Here's my website for more information about me and my editing services:

    1. Wonderful! That's pretty much what I do. Unfortunately, I don't help future readers, as I just can't bring myself to finish a book with too many errors. My TBR list is literally three-years long, and I find 'must reads' to add to it daily. I confess that I've really come to appreciate Audible, as it's allowed me to add almost a book a week. Although, it is difficult to attest to proper grammar when listening, so I always swap back and forth between Audible and Kindle so I can write a review.

      Thank you for adding your link. I hope you'll pick up a few authors via this post. :)

    2. I will have to look into Audible; I've been hesitating to do so, because I've had disappointing voices ruin the book for me in the past. Maybe I'll try again...My TBR list is growing faster than I can ever hope to read.

      Thanks for letting me post my editing site link. :)

  5. Personally I'm less concerned with errors like these-which are obvious mistakes, and more with the use of incorrect words that sound similar (I.e. the wrong there/theyre/their, affect instead of effect, etc). Those errors seem more like someone who doesn't know what they're doing. I know we're all guilty of those too, but if a book is peppered with them, well... It doesn't bode well. And it throws me out of the read.


Post a Comment

Popular posts from this blog

"As in any fairytale, everything good must come to an end." ENTANGLED DREAMS:

Now, if you’ve read any of my novels or excerpts, you know I don’t do happy-go-lucky beginnings; and as in any fairytale, a little rain must fall, or in the case of my stories, I prefer a monsoon. This week’s excerpt: But alas, as in any good fairytale, everything good and wonderful must come to an end. After the tragic accident that snatched her mother away from Alexandra, her father moved them away from the beaches of Destin to another beach in Florida. Cocoa Beach. Cocoa Beach was loud, the water murky, and there were no weekend adventures as there had been in Destin. Her father married her evil stepmother, Lilith, who Alexandra was certain was a witch with her long, black as midnight hair and pale-white skin as if she’d never seen sunlight. Her father had admitted he wasn’t in love with Cruella, as she had come to think of the witchy woman, but that he’d wanted Alexandra to have a mother and siblings. Well, she definitely got that. The k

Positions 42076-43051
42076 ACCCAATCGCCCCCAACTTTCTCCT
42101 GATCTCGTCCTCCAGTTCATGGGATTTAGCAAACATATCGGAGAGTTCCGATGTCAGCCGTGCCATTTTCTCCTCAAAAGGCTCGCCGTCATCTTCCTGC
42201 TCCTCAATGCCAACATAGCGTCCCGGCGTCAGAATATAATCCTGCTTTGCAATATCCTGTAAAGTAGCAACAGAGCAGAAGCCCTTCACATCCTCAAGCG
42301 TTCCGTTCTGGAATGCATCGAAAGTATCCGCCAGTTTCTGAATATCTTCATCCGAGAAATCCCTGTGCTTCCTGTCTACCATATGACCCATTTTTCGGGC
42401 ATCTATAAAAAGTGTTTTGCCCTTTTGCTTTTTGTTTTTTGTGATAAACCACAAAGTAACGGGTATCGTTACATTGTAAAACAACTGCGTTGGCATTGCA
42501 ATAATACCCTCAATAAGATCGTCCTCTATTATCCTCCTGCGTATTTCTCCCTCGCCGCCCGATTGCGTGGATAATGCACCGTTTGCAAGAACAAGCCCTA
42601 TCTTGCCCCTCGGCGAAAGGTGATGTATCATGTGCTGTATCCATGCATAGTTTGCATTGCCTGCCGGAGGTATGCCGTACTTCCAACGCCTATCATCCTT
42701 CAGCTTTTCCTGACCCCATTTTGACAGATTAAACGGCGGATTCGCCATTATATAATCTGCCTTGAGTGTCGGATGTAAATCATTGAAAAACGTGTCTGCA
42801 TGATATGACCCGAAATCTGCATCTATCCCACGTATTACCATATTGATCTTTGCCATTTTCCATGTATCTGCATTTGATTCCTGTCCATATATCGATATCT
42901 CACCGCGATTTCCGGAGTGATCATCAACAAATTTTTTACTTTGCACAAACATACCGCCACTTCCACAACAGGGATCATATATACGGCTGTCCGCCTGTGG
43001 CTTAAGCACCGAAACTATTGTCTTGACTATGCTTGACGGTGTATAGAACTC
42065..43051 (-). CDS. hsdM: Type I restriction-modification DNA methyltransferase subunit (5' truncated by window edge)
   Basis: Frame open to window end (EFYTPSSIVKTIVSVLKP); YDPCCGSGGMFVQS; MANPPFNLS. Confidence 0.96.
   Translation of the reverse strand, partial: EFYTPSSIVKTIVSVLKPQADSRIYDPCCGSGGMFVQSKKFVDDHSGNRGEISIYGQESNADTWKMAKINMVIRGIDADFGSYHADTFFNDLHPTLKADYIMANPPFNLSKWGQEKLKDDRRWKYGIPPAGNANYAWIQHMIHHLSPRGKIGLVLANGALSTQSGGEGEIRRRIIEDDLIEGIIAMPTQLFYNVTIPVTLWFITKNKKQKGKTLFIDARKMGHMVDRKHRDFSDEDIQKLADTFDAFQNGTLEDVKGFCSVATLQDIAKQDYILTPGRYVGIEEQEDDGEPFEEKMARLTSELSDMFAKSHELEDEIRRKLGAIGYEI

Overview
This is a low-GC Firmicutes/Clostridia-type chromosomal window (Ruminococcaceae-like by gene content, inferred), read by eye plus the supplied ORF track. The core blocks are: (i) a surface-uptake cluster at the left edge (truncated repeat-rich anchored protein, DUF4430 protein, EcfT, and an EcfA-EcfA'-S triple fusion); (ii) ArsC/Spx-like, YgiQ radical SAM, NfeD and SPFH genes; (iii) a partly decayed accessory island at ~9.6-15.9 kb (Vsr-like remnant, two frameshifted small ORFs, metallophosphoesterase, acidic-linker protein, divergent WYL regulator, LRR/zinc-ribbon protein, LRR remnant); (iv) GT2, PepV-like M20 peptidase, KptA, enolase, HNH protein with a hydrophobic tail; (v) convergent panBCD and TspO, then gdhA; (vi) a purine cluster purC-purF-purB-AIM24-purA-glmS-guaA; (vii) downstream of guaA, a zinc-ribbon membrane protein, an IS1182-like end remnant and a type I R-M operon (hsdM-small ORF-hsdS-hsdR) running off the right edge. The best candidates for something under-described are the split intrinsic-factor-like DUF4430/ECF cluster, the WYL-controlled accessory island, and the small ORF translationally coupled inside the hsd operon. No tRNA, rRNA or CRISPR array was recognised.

To prologue or not to prologue, that is the question. Readers, please weigh in!

Personally, I love prologues. They get you right into the action whether it was in the past or something exciting that is to come. But that’s exactly why most agents’ blogs I’ve read say not to use them. Paraphrasing…“If you need a prologue, then your story must not be strong enough…” Hmm … well, I like them, and I use them. But I’m curious what readers think, and I’d love you to weigh in. AND, if you have some great examples, please leave the title in the comment section. Now … here’s what I’ve noticed. Plenty of bestselling books have used them, even though they aren’t always called prologues . Same diff in my opinion. My biggest example is ‘Twilight’. If that little blurb wasn’t in the beginning, I don’t think I would have made it through the first chapter. How about movies? I don’t watch a lot. But I’ve started to notice how many have “prologues”. I also don’t have cable, but I have NetFlix, and hubby has just started watching ‘Breaking Bad’. Okay … I

The rule of thirds: No matter what you do, someone will hate you. Get over it and Write On!

No matter what you do in life, a third of the people will love you, a third will hate you, and the rest will be indifferent. Get over it and Write On! Yes, I'm talking to myself. If you're listening, GREAT! It's good advice! Is it easy advice? Heck No! For some reason, even though that percentage is rather low on my books--the percentage of people who hate my books runs about 4.6%--it still hurts.  Note: I only averaged the 'firsts' in my books, the books I actively promote. Because if I go to the second, third, and fourth books in my series, those numbers drop drastically. Obviously, if readers don't like my first book, they don't go on to the rest of my books in a series, so those books receive little to zero one-star reviews. So...if the number of one-star reviews we receive is less than five percent--Thank God ALL of the 33 1/3% of the haters don't write reviews--why do we get so depressed when we receive a one-star review